A Gruyère Day Than Usual
Many years ago, I spent a semester of my senior year of college in Grenoble, a city at the foothills of the French Alps and at the heart of the Dauphiné region. I lived with a host family in a southern suburb, and after classes most of the day, I would return "home" and learn about everyday French cuisine, especially the modern fare influenced by the wide variety of immigrant populations that found a home in this bustling metropolis.
These were my pre-vegetarian days, so I sampled and enjoyed rabbit in a wine and mushroom sauce, couscous with a spicy beef tagine, salade dauphinoise strewn with petits lardons (small chunks of ham or bacon), and the occasional lasagna. My host mother worked full-time outside the home but still prepared a full meal (salad, entree, dessert) each evening (and I still don't know how she did that!).
But the dish that I loved the most (and she willingly trotted out regularly for me) was the regional classic gratin dauphinois. You can imagine this as a version of potatoes au gratin, but it is so much more creamy and rich and savory than plain ol' potatoes au gratin that it's like comparing a Hershey bar to a dark chocolate pot de crème.
As she made the dish one night, I took noted on the ingredients and the method, and I have since made it on an annual basis, usually for company. (It's far too rich for more frequent use now.) It requires liberal amounts of butter, garlic, potatoes, half-and-half, and, of course, my favorite cheese from the region, Gruyère.
(I sometimes characterized the aroma of this delightful cheese as something akin to dirty socks. Perhaps that's an exaggeration. It has a potent flavor with a nice tang, and despite my description, I grew quite fond of Gruyère as it tasted so good on a fresh baguette, with or without ham, and thus made an easy and cheap lunch during the school day.)
When we stopped at West Point Market a couple of weeks ago, I spotted a small block of cave-aged Gruyère from the Comté region of France (some comes from Switzerland; I choose not to join the debate over which is better) and asked Phoenix if I needed to make gratin dauphinois for her soon. After a brief, blissful reminiscence over the last time she sampled it, she gave me that look I know all too well and said, "Well, I wouldn't say no."
So when it came time to plan dinner for my Wonderful Parents -- as well as for my Wonderful Work Crew of Phoenix and Mr. Nice Guy -- I opted for a sort of country French meal with a hearty white bean cassoulet, the not-really-French flatbreads mentioned previously, and gratin dauphinois.
After we loaded the minivan with boxes from the basement, Phoenix helped me prepare the potatoes as I layered butter, garlic, potatoes, and shredded Gruyère in the baking dish. I had chosen to use 2% milk from the local dairy instead of half-and-half in order to make a slightly healthier dish, but it turned out a little on the runny side.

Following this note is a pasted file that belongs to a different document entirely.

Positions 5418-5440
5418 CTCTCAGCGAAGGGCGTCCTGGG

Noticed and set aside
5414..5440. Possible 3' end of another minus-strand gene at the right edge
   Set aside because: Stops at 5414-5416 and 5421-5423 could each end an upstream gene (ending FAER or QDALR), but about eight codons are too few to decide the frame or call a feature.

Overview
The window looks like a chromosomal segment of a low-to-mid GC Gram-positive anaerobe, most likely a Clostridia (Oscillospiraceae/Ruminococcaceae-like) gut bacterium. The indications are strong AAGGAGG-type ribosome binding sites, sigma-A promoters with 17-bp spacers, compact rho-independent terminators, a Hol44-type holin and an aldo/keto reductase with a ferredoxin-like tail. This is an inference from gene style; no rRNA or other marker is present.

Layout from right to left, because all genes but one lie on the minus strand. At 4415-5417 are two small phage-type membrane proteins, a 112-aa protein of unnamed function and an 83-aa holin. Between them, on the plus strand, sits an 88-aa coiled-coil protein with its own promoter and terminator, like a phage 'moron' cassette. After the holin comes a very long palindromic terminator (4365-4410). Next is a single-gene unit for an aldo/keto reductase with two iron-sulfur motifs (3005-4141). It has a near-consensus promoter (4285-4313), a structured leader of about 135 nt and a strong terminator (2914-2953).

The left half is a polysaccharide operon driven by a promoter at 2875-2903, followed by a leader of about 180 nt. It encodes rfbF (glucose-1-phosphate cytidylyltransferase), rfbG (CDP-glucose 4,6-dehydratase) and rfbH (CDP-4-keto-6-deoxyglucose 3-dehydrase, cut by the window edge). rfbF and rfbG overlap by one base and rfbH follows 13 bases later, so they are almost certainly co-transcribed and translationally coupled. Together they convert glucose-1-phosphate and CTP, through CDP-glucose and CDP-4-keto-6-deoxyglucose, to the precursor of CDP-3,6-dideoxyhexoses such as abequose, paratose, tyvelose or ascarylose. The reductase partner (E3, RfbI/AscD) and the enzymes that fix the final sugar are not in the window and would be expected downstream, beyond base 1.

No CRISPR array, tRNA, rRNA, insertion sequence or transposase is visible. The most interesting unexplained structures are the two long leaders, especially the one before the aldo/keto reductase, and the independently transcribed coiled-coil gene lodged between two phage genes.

But no matter: everyone agreed that the flavor was still fantastic and that it harmonized well with the cassoulet. And after all that, no one had room for dessert (a relief, since I hadn't made any!).
I sometimes miss Grenoble and being in such a lovely area so close to the Alps. But once a year, I make this dish, and I'm transported back for an evening, savoring what was good about the city and the region... and the cheese.
This recipe originally comes from my French host mother, though it was confirmed by a similar recipe in the Betty Crocker International Cookbook. I'll include measurements here, but I don't follow them any longer; just use liberal amounts of everything (except salt and pepper), and you will end up with a very rich and creamy dish.
4 medium potatoes (about 1 1/2 pounds)
1-4 garlic cloves, minced or crushed
1 stick butter (don’t worry! you don’t have to use it all!)
salt and black pepper to taste
1 1/2 c shredded Gruyère cheese
1 pint half-and-half
Scrub the potatoes but don’t peel them. Cut them into enough thin slices to measure about 4 cups. Sprinkle an oblong baking dish (10 x 6 x 1 1/2 inches or thereabouts) with garlic. Slice thin curls of butter into the bottom of the pan as well; they don’t have to cover the bottom, they’re just there to grease the pan.
Arrange the potatoes in three layers in the pan, sprinkling each layer with a bit of salt and pepper, 1/3 of the cheese, and a little extra butter and garlic if you feel so inclined. The top layer of potatoes should be well-covered with Gruyère and dotted with a little more butter. Pour the half-and-half into the pan along the sides; the level should stop about 1/2 inch from the top of the pan so that it doesn’t bubble over and make a mess of your oven. (If you really feel the need to fill it up, then put your pan on top of a cookie sheet with sides... then you only have an extra pan to clean up.)
Cook uncovered in a 350 degree oven until potatoes are tender, top is golden brown, and a most succulent aroma is filling your kitchen, dragging you out by the tongue. This should take about 1 hour. Remove from oven and allow to cool a little while before serving.
Serves approximately 6